Bloomberg News

Sweden Consumer Confidence Unexpectedly Gains Amid Rate Cuts

May 29, 2012

Swedish consumer confidence improved for a third month in May after the central bank cut interest rates twice since December to avoid a recession in the largest Nordic economy.

The consumer confidence index rose to 5.9, the highest since July, from 4.7 in April, the Stockholm-based National Institute of Economic Research said today. Economists predicted a reading of 2.5, according to the median forecasts in a Bloomberg survey. A manufacturing confidence index rose to zero from minus 1.

“Growth in the Swedish economy is more or less normal,” NIER said in a statement. “Consumer confidence in the economy is slightly more positive than normal,” while “industrial firms remain optimistic and forecast an increase in output for the next few months.”

Sweden’s $500 billion economy will probably accelerate amid rising confidence, the country’s central bank Governor Stefan Ingves said in the minutes of the bank’s latest rate meeting last month. The Riksbank kept its benchmark interest rate at 1.5 percent on signs a pickup in economic growth and predicted no more cuts in the next year after two reductions since December.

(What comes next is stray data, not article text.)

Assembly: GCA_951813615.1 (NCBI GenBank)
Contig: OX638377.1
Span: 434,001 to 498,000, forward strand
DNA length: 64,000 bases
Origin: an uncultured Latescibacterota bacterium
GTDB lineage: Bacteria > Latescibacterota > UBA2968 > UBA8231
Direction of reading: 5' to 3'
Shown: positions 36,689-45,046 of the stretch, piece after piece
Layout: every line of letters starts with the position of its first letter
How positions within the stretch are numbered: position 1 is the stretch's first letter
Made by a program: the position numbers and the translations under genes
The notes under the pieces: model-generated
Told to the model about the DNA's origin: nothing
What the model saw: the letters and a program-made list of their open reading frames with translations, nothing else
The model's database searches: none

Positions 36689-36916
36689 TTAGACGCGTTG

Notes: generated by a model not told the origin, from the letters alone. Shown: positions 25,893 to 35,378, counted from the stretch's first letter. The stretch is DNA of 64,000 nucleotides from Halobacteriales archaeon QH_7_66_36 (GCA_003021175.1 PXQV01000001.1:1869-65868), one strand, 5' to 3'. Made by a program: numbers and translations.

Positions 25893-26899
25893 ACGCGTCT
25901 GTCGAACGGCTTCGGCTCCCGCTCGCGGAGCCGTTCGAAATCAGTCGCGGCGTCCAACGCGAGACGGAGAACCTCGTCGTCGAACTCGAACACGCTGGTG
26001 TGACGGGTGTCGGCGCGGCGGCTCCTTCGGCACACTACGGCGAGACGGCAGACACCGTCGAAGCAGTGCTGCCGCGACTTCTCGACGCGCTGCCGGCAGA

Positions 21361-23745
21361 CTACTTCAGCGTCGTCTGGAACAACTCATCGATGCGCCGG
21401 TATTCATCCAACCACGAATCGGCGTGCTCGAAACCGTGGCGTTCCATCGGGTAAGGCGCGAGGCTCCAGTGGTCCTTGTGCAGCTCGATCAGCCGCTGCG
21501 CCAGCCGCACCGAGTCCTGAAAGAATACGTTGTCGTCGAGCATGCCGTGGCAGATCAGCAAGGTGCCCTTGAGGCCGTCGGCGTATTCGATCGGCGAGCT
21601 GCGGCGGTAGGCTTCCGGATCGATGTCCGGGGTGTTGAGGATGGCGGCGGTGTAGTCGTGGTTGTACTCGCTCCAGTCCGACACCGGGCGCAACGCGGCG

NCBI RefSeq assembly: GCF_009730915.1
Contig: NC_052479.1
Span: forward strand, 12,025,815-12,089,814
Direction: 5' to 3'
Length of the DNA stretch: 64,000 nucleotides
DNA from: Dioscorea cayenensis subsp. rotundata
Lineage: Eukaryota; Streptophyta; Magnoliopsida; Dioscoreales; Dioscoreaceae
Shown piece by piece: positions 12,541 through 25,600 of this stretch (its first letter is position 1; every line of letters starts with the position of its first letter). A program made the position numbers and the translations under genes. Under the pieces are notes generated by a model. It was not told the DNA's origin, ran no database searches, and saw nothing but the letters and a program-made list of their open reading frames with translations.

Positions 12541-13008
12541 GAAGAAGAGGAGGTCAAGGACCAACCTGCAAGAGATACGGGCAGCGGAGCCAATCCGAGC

Sweden’s krona rose 0.1 percent to 8.9729 per euro as of 11:02 a.m. in Stockholm. The benchmark two-year yield climbed 2 basis points to 0.81 percent.

Turning Cheerier

“It’s indeed positive that consumers continue to turn cheerier despite the renewed debt-related concerns and the more sour stock market climate,” Anna Raman, a senior analyst at Nykredit Bank A/S in Copenhagen, said in a client note. “These numbers make us feel more comfortable with our view that GDP growth will be positive in quarter-on-quarter terms in Q2.”

Sweden will publish gross domestic product data for the first quarter tomorrow. The Nordic economy will grow an annual 0.9 percent in the three months through March, according to a Bloomberg survey of 14 analysts. The economy shrank 1.1 percent in the last three months of 2011.

A separate report today showed Swedish household borrowing growth slowed to 4.8 percent in April, the lowest in at least 10 years, from 5 percent in March.

To contact the reporter on this story: Johan Carlstrom in Stockholm at jcarlstrom@bloomberg.net.

To contact the editor responsible for this story: Jonas Bergman in Oslo at jbergman@bloomberg.net


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